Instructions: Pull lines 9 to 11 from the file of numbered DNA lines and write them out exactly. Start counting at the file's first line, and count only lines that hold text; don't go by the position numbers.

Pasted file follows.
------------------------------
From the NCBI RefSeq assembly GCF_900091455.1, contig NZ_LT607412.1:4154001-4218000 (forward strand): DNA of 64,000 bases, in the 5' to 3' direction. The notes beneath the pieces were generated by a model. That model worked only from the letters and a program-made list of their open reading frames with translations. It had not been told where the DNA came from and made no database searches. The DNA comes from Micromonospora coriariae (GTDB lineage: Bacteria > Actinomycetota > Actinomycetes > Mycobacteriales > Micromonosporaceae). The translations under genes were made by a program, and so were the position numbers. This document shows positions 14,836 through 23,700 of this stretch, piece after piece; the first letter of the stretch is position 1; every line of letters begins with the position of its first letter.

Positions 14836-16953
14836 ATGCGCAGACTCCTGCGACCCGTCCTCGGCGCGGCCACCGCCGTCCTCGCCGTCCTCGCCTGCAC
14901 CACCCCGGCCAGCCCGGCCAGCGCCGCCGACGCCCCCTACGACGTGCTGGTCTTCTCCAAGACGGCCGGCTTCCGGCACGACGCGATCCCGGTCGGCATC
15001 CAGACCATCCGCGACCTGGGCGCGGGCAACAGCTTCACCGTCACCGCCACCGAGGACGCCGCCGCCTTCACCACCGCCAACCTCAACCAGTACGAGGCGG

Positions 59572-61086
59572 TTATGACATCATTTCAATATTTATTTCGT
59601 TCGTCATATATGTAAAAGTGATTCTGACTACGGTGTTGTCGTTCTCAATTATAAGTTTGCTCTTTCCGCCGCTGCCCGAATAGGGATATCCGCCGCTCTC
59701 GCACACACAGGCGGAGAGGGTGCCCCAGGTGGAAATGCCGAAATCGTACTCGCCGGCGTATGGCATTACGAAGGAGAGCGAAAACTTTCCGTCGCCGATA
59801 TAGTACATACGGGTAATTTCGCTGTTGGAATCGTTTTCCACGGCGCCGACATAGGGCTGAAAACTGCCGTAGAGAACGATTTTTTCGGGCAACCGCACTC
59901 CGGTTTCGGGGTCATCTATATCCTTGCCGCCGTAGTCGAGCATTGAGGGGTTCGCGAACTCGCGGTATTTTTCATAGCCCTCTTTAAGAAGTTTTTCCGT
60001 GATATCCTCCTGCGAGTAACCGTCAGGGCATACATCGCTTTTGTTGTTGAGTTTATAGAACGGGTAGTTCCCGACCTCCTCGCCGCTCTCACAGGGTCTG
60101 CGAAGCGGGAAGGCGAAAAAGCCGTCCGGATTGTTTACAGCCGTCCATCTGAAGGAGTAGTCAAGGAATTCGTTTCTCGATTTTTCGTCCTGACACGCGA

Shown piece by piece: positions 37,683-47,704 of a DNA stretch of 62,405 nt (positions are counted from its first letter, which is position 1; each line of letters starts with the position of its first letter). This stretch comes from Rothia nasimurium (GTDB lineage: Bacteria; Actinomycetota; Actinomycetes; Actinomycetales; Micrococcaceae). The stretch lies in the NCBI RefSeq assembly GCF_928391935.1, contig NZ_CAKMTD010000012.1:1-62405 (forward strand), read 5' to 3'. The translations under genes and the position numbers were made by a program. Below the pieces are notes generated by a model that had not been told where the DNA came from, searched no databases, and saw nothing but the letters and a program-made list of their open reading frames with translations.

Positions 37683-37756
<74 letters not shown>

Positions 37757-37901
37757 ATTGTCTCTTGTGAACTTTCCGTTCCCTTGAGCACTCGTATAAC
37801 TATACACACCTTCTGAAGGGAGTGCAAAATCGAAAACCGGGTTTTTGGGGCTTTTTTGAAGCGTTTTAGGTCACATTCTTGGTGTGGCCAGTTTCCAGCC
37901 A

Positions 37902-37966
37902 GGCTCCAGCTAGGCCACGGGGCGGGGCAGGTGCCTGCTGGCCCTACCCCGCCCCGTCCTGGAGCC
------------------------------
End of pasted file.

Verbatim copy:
59701 GCACACACAGGCGGAGAGGGTGCCCCAGGTGGAAATGCCGAAATCGTACTCGCCGGCGTATGGCATTACGAAGGAGAGCGAAAACTTTCCGTCGCCGATA
59801 TAGTACATACGGGTAATTTCGCTGTTGGAATCGTTTTCCACGGCGCCGACATAGGGCTGAAAACTGCCGTAGAGAACGATTTTTTCGGGCAACCGCACTC
59901 CGGTTTCGGGGTCATCTATATCCTTGCCGCCGTAGTCGAGCATTGAGGGGTTCGCGAACTCGCGGTATTTTTCATAGCCCTCTTTAAGAAGTTTTTCCGT